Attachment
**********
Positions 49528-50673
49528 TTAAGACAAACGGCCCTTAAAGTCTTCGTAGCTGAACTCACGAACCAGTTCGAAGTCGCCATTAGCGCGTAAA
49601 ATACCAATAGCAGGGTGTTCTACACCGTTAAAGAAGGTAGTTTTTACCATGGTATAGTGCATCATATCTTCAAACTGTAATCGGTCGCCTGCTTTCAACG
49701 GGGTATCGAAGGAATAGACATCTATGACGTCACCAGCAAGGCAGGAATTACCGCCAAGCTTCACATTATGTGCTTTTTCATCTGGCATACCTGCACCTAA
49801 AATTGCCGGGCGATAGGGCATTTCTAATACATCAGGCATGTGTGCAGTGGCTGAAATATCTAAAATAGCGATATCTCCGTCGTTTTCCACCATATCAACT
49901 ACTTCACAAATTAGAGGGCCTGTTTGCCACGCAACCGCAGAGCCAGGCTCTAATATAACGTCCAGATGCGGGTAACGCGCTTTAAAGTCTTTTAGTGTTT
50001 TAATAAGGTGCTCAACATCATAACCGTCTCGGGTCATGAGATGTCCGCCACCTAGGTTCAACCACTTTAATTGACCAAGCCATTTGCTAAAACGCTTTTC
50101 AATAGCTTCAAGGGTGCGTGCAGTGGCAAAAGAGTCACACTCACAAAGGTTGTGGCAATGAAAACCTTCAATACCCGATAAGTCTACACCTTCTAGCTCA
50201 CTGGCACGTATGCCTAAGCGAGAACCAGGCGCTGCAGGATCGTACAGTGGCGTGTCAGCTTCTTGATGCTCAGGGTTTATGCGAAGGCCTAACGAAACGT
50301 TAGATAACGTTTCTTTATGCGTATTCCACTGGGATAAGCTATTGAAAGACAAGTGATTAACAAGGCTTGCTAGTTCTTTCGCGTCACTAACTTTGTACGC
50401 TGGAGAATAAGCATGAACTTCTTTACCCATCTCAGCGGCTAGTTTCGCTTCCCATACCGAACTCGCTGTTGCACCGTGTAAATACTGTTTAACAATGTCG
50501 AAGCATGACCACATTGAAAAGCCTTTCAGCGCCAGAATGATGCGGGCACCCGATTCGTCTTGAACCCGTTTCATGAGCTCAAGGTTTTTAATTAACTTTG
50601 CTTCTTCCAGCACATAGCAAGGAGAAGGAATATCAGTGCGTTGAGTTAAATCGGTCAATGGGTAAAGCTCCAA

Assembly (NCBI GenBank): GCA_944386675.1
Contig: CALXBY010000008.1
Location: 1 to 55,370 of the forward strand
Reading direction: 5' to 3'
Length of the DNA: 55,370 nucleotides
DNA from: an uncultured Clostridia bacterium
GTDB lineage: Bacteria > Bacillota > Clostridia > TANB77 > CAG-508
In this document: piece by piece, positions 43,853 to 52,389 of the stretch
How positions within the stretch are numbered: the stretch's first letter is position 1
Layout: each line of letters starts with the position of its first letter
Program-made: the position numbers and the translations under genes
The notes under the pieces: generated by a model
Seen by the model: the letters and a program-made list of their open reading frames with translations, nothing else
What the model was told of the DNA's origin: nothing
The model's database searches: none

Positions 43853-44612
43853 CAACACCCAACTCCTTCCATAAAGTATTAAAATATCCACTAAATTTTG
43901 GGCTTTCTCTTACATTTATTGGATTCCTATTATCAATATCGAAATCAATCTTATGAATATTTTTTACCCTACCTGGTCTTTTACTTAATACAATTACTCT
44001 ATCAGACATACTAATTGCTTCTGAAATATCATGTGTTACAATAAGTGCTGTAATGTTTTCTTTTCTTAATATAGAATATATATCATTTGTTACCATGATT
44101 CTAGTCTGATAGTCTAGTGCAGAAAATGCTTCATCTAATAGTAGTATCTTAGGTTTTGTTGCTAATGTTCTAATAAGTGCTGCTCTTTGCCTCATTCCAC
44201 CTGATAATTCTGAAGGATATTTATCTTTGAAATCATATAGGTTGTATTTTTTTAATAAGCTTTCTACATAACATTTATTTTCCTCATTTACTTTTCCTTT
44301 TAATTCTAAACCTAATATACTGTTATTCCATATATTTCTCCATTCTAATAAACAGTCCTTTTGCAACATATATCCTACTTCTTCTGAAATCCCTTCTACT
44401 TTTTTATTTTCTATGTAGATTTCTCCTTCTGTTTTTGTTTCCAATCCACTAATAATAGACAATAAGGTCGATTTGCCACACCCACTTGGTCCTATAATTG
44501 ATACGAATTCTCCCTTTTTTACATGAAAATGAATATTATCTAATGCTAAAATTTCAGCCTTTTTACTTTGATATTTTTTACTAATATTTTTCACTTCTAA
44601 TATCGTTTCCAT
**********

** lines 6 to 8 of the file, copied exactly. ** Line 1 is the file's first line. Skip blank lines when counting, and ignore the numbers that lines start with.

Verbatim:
49901 ACTTCACAAATTAGAGGGCCTGTTTGCCACGCAACCGCAGAGCCAGGCTCTAATATAACGTCCAGATGCGGGTAACGCGCTTTAAAGTCTTTTAGTGTTT
50001 TAATAAGGTGCTCAACATCATAACCGTCTCGGGTCATGAGATGTCCGCCACCTAGGTTCAACCACTTTAATTGACCAAGCCATTTGCTAAAACGCTTTTC
50101 AATAGCTTCAAGGGTGCGTGCAGTGGCAAAAGAGTCACACTCACAAAGGTTGTGGCAATGAAAACCTTCAATACCCGATAAGTCTACACCTTCTAGCTCA